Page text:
Vertical panels of standing seam copper wrap Architecture in Formation’s 37 Hillside Senior Apartments

Holy Ground

Vertical panels of standing seam copper wrap Architecture in Formation’s 37 Hillside Senior Apartments

37 Hillside Senior Apartments is perched on a wooded hill in Manhattan’s Inwood neighborhood. (Michelle Rose Studio)
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Architect: Architecture in Formation
New York
Completion Date:

New York City–based firm Architecture in Formation (AiF) has delivered 164 units of 100 percent affordable housing to Inwood, a neighborhood on the Northern tip of Manhattan. The 37 Hillside Senior Apartments sit on a sloped site which was formerly occupied by a mid-century chapel, Rocky Mount Baptist Church. The church sold the lot with the stipulation that space be allocated to the church within the new building. Taking full advantage of the air rights above the former church, 37 Hillside rises 9 stories.

Coconut Properties and RiseBoro Community Partnership co-developed the property. RiseBoro is a nonprofit organization which develops and manages affordable housing in all five boroughs of New York City.

The street facing facade, clad in standing seam copper, curves gently along Hillside Avenue. (Michelle Rose Studio)

The street-facing facade is clad in standing seam copper panels which will oxidize over time, transforming from an autumnal-bronze color to a green patina. Paulo Flores, studio director of AiF, told AN, “we wanted to reference nature… How rare is it to have a hilly wooded site in New York City? Copper is a natural material, it will change over time. It has the kind of orange which references fall leaves, in some ways it references the brick across the street. So it’s within that kind of living material palette.”

Within weeks of installation, the copper panels began to show signs of oxidation. (Michelle Rose Studio)

Typically, standing seam copper is used as a roofing material. In this case, it was applied vertically. AiF worked closely with Larry Peters, architectural liaison of the Copper Development Association to specify the copper for the front facade. The copper sheets conceal six inches of Rockwool insulation supported by fiberglass ziggurats which prevent heat transfer. The east, west, and south elevations are clad with exterior insulation and finishing systems (EIFS), a synthetic alternative to stucco.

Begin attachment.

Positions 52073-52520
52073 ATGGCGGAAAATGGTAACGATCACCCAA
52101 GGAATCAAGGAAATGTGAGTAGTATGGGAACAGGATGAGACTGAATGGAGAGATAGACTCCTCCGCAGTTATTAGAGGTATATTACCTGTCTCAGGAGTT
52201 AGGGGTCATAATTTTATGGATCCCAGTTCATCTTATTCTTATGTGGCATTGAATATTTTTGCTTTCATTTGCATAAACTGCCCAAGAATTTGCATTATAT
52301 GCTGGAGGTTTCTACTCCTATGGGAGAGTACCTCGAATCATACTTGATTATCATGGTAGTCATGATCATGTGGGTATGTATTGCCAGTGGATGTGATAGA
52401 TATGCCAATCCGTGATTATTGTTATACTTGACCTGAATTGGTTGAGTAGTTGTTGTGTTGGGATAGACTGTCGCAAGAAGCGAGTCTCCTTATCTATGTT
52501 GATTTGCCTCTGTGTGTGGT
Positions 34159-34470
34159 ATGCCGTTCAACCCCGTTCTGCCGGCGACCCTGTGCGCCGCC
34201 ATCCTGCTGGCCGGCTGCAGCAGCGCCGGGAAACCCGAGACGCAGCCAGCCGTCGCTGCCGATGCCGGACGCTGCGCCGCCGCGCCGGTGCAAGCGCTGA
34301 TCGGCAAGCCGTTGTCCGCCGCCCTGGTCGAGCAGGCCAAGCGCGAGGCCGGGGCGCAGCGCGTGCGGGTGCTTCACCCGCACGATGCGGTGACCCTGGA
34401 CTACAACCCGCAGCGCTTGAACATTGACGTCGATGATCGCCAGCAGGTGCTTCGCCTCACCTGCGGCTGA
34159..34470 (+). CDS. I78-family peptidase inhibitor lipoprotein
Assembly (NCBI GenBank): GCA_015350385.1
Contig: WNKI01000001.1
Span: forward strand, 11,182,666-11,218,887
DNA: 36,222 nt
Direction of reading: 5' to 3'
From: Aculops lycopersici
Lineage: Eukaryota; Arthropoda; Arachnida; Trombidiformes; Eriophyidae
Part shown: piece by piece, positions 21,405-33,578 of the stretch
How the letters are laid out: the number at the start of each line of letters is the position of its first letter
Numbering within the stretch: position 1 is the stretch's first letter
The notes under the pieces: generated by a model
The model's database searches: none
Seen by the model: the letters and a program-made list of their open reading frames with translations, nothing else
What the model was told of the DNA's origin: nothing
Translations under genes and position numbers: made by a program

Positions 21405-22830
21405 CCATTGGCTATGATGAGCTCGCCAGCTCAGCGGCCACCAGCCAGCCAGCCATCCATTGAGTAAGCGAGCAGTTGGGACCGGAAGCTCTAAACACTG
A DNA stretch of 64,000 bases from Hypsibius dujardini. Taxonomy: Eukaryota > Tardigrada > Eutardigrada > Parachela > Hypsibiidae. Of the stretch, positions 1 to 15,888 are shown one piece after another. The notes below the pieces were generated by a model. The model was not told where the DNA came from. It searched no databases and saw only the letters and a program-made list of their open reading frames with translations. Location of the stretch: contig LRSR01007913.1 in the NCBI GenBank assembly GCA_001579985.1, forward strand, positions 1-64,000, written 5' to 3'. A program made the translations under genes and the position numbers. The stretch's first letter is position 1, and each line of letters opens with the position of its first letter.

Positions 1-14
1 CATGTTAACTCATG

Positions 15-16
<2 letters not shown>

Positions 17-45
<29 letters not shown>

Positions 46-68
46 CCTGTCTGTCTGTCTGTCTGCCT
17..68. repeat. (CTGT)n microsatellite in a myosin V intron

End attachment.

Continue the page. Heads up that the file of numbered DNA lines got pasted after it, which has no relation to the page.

The color of the copper began to change quicker than initially expected. Flores commented, “When it first went up, it was really shiny. And we thought it was going to take a few months before we noticed it starting to change. And within a few weeks, you saw it starting to change. So it hasn’t gone to the duller brown yet, but you saw a lot of the reds. And then some kind of purpley blue colors that are coming out of it.”

EIFS, an affordable and synthetic stucco alternative was used for the east, west, and south elevations. (Michelle Rose Studio)

A synthetic stone composite was used on the first floor of the street-facing facade to emulate Manhattan Schist, which comprises the island’s bedrock. Manhattan Schist features prominently in the topography of Central Park and Fort Tryon Park, where the bedrock comes to the surface.

Because of the project’s low budget as an affordable housing development, it was value engineered to reduce cost. Lower quality light and plumbing fixtures were used to stay within budget. Originally, the design team had intended to use a channel glass system for the facade but this was reduced to a window-wall system with lower quality glass.